in these latter, as in any of the former; yet do they all speak of one Thing, altho’ it be exprest by divers Names: For it will admit of a manifold Description; tho’, as I said before, ’tis still but one Thing, if rightly understood in its true Notions: And thus I chose to express it, because thus I have found it, viz. A Principle of Divine Light and Life in Christ Jesus, placed in the Conscience, which discovers both Sin and Duty to us; and not only so, but it reproves the one, and enables to perform the other: And this I know, that a Measure of the same is placed in the Consciences of all Mankind, by which they might see the right Way, were but their Minds turned thereunto. Therefore let none slight or undervalue this Light of Jesus, manifest in their Consciences, by calling it, as some have done, A natural, created, insufficient Light, which will lead Men down to utter Darkness. Tho’ sometimes again these very Persons will confess, That the Light of Nature (as they call it) ought to be followed, as far as it will lead; for (say they) though the obeying of its Dictates will never bring Men to Heaven; yet the disobeying them will certainly sink them down to Hell. Hereby rendring the Lord cruel to his Creatures, as if he required them to follow a Guide that would certainly lead them amiss, or leave them short of the Place of Rest; and then would punish them for being misled, or for sitting down when they had no Guide to shew them the Way to walk in; and that from a Purpose in himself, to leave the greatest Part of Mankind without any other Guide to direct them in Matters of Salvation, but that that is so insufficient, that it must be a Miracle if it shew them the Way to Heaven, according to their common Answer, when asked, How those must be saved who have not the Scriptures amongst them? (which these account the only Rule to guide Men) Why, we leave them to the Mercy of God, (say they) the Lord may in an extraordinary Manner bring some to Heaven, if he have any Elect amongst them; but whether any of them shall be saved or not, ’tis hard for us to determine.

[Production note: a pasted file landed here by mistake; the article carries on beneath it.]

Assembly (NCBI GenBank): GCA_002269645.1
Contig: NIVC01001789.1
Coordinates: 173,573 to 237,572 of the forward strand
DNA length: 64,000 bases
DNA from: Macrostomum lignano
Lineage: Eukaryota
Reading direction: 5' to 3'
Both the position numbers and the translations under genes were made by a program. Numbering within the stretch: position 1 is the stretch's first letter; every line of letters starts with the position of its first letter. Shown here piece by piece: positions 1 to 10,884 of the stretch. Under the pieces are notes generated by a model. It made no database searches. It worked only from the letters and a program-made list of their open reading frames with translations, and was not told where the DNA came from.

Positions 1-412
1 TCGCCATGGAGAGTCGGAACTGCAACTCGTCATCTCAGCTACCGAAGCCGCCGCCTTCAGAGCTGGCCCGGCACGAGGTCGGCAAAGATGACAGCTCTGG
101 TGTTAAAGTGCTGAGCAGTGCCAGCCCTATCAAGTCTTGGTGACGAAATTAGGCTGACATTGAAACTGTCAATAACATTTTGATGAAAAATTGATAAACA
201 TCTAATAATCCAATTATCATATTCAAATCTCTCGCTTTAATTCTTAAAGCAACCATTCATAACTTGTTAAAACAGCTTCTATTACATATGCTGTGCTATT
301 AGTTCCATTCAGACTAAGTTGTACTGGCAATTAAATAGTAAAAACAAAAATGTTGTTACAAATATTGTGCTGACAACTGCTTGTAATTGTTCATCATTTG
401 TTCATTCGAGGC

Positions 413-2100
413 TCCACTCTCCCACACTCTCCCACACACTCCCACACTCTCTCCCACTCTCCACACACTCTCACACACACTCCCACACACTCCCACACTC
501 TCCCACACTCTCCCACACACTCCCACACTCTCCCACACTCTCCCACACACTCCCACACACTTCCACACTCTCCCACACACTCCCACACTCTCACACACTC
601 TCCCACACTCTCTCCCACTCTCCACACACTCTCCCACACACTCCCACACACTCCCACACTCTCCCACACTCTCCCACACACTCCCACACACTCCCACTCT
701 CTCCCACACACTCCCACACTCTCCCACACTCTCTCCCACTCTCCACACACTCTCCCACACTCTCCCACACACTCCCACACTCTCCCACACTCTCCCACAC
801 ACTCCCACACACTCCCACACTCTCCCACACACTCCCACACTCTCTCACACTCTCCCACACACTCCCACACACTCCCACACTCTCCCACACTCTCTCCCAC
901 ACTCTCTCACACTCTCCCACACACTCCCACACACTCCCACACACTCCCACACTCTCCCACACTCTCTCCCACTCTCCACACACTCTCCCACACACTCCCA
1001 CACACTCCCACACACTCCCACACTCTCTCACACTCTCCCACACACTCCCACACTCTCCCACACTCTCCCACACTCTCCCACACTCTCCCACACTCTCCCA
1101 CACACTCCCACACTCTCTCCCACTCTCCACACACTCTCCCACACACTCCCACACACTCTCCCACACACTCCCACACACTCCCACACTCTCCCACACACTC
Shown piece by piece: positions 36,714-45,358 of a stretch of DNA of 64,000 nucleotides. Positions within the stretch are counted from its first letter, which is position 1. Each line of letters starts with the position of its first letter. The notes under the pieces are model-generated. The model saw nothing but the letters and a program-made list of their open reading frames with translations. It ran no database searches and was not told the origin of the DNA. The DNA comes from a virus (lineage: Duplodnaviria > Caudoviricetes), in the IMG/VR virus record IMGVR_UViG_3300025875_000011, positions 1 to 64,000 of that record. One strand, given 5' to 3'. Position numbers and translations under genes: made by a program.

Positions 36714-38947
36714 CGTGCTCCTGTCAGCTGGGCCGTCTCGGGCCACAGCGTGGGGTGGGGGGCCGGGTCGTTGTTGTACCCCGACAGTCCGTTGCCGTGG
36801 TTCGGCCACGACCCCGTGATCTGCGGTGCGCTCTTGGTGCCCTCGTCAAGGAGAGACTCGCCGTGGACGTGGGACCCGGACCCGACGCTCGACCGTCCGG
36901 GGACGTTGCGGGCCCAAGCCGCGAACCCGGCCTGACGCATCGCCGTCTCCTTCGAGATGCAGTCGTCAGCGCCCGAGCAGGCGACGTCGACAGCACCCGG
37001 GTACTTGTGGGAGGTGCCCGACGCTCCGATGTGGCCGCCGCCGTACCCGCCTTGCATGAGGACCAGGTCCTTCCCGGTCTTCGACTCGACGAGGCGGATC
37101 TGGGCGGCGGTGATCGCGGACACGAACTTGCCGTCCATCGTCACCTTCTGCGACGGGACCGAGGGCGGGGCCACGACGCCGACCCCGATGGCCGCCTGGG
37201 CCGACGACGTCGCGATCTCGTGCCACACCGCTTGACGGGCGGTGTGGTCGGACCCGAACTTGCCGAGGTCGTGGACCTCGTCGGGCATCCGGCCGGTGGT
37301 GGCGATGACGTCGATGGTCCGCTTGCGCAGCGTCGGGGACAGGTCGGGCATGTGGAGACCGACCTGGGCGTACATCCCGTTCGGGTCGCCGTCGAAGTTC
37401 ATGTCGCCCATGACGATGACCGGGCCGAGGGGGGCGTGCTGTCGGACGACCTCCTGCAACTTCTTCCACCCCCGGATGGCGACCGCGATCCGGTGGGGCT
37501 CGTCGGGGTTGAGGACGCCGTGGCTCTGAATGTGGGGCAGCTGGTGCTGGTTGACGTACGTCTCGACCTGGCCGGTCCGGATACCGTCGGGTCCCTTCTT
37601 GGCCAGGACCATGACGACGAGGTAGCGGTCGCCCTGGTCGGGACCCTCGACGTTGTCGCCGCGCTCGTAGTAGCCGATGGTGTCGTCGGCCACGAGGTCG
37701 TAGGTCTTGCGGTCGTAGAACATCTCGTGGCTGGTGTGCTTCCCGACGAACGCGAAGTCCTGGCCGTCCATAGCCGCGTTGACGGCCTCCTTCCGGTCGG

Thus they darken Counsel, by uttering Words without Knowledge: They say, The Grace of God is free; and yet they make it a Monopoly, so it shall not be free to all, nor must all be Sharers in it; neither will they allow the Lord himself to dispense it, nor yet to inspire his Servants to go forth and preach it; but arrogate to themselves a kind of Sacerdotal Right to be Dispensers of the Grace of God, and Ministers of the Gospel of Jesus Christ, because of some outward Qualifications atchieved by them, as external Parts, or human Learning, altho’ they never were called of God to the Work of the Ministry, nor never had the Word of Reconciliation committed to them; yet would they have People come to enquire of them the Way to the Kingdom, though they are so narrow-spirited, as to shut out the greatest Number of Mankind, by absolute Predestination, not sticking to affirm, that God nor Christ never …